If you or someone you know is having suicidal thoughts, please call the National Suicide Prevention Lifeline at 1-800-273-8255, visit SuicidePreventionLifeline.org, or text “START” to 741-741 to immediately speak to a trained counselor at Crisis Text Line.
In the summer of 2010, I laced up my sneakers for the first time. Not literally. I learned how to tie my shoes when I was five, practicing on a pair of Stride Rite kicks, but figuratively. That was the summer I began running. I took my first steps toward a happier, healthier life.
At first, I hated working out. The sun stung my eyes. My legs hurt, my lungs felt heavy, there was a constant stitch in my lower left side — it felt like an ice pick was tearing through my stomach — and I couldn’t breathe. I was also drenched in sweat. In short, running sucked. But each day, my calves felt stronger, my chest felt lighter and, before I knew it, I could run a full mile without buckling over, or gasping for air. So I kept going. I kept trying, and things got easier. One mile turned to two and two became four. And while my physical health continued to improve, it was a secondary benefit which shook me most because, when running, my thoughts were clearer.
My mood — which is generally shit — lifted.
But running was more than outlet, a way to escape the pain and manage it. Were it not for running, I might not be alive today. On more than one occasion, I’ve run to find and remind myself I am still alive.
You see, I live with bipolar disorder and anxiety, and have for some time. (I was first diagnosed with mental illness when I was 15 years old.) And when I slip into a depressive episode, I often become suicidal. Ideations are par for the course.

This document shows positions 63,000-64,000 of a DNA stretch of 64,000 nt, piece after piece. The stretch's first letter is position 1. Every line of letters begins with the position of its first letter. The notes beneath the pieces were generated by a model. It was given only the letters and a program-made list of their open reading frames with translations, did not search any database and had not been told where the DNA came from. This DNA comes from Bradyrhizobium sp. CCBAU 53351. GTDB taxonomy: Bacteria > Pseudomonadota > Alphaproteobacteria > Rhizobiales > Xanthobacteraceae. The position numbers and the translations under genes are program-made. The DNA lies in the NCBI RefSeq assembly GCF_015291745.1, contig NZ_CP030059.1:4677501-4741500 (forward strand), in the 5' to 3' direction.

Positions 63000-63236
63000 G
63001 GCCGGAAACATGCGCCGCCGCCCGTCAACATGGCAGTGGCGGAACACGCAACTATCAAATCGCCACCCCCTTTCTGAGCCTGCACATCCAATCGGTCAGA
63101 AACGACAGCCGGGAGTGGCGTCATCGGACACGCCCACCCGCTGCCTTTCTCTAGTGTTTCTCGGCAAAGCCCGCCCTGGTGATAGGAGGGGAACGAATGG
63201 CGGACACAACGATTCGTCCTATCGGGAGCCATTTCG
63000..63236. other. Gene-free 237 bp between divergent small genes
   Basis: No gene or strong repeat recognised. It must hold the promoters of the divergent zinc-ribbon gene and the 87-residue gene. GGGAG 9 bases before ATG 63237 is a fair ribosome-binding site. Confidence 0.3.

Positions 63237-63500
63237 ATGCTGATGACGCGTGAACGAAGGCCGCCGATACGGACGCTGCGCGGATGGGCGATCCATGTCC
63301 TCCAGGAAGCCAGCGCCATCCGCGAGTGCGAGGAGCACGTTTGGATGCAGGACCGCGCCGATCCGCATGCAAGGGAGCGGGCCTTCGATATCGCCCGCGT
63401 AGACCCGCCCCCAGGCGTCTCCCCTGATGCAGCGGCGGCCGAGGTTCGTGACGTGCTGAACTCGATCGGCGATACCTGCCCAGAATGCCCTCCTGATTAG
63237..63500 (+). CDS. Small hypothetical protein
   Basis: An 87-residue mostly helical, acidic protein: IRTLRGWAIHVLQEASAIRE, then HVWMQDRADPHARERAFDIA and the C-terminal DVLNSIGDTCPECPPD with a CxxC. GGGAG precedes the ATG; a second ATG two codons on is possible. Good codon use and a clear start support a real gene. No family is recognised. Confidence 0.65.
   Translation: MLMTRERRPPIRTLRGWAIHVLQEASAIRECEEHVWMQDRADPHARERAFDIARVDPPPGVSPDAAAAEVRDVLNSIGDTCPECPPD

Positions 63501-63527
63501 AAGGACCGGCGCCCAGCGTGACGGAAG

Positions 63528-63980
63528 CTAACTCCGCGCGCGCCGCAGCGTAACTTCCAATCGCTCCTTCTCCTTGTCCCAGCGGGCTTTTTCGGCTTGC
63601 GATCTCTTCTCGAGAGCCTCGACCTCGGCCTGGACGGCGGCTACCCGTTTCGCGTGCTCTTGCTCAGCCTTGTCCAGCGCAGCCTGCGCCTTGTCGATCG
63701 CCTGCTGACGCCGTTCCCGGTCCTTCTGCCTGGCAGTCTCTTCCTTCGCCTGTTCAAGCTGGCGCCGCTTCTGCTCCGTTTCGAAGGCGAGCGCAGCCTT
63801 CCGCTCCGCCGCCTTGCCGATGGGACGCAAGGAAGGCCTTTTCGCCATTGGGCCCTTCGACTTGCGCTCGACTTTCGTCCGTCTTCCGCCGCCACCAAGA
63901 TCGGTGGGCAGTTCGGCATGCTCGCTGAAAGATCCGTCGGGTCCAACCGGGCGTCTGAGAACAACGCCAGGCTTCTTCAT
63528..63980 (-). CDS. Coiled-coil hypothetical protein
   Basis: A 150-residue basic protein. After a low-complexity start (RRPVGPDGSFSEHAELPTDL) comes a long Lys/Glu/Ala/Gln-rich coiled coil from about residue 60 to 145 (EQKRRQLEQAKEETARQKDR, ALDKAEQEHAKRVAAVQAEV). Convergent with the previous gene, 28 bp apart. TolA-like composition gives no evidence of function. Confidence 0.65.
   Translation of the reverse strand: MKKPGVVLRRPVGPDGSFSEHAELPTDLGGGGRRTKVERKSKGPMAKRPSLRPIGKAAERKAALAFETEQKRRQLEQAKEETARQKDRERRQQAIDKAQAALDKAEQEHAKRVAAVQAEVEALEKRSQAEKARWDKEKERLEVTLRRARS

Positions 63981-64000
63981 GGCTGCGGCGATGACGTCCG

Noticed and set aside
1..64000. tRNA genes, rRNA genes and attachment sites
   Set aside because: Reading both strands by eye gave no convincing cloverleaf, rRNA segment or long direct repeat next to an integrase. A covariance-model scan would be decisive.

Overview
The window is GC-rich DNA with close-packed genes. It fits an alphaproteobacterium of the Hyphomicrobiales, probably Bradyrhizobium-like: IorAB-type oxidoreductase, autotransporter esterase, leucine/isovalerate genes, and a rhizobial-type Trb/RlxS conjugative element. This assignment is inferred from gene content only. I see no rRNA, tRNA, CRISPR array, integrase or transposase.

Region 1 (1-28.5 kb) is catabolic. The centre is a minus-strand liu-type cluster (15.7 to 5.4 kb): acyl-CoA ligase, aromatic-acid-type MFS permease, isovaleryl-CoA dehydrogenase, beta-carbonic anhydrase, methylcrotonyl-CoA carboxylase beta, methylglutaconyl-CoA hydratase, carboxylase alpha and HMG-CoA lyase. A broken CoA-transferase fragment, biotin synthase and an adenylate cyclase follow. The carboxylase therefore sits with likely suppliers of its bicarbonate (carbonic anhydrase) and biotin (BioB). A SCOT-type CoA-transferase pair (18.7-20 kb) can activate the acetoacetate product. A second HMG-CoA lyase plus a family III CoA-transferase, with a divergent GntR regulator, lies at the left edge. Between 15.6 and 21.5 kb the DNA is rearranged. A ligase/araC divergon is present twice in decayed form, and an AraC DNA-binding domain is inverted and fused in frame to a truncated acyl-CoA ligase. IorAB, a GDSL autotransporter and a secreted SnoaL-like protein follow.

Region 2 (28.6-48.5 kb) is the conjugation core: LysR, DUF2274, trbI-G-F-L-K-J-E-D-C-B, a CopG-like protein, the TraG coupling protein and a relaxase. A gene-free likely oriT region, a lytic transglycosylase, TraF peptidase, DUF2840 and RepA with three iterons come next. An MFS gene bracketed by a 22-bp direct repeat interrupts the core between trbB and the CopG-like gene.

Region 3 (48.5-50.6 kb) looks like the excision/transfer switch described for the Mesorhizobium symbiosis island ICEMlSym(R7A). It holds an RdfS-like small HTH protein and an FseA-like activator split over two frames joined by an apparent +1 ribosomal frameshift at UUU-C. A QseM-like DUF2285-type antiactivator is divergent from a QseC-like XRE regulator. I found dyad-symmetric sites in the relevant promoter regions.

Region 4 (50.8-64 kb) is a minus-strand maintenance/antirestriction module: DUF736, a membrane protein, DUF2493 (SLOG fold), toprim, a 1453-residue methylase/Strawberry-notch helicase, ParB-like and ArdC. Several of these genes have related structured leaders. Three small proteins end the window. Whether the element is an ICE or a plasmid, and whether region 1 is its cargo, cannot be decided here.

Sometimes these thoughts are random and passive. I consider downing pills, jumping in front of traffic or off a bridge carelessly. Flippantly. Like you would consider what outfit to wear or what brand of coffee to buy. But other times, my suicidal thoughts are active — and all-consuming. Less than 18 months ago, I spiraled into a dark place, one where I wrote a note and made a plan. But instead of executing said plan, I threw on my sneakers and headphones and headed out the door.
I cried during that run. Thick, heavy tears rolled down my cheeks as I considered leaving my daughter. I had just kissed her little head and said “goodnight” and “goodbye.” But I kept going. I took life one second (and step) at a time and the following morning she found me, very much alive.
Of course, the benefits of exercise on mental health are well known. A 2005 study published in the journal of the American College of Sports Medicine found that 30 minutes on a treadmill can lift the mood of someone suffering from major depressive disorder. Running can be meditative. The silence is calming. My focus shifts from my brain to my body. Running can control stress and boost your ability to deal with tension, and exercise — in general — increases the body’s production of norepinephrine, a chemical that helps moderate the brain’s response to stress.
But that’s not all. A 2013 study in the Journal of Clinical Sleep Medicine found regular exercise improves the quantity and quality of your sleep which, in turn, improves your mood. Taking your run outside will help your body produce more vitamin D, a nutrient that lessens depressive symptoms, and exercise is such an effective antidepressant that in some countries — such as Australia, the United Kingdom and the Netherlands — exercise is the first line of treatment for depression.
Does that mean you should throw out your medications and throw on some running shoes? No. Absolutely not. You should never, ever quit antidepressants cold turkey nor should you change up your routine without your doctor’s knowledge and consent. (I am an avid runner and still take three pills a day.) However, adding exercise to your self-care regimen can prove beneficial. Besides, you have nothing to lose and everything to gain.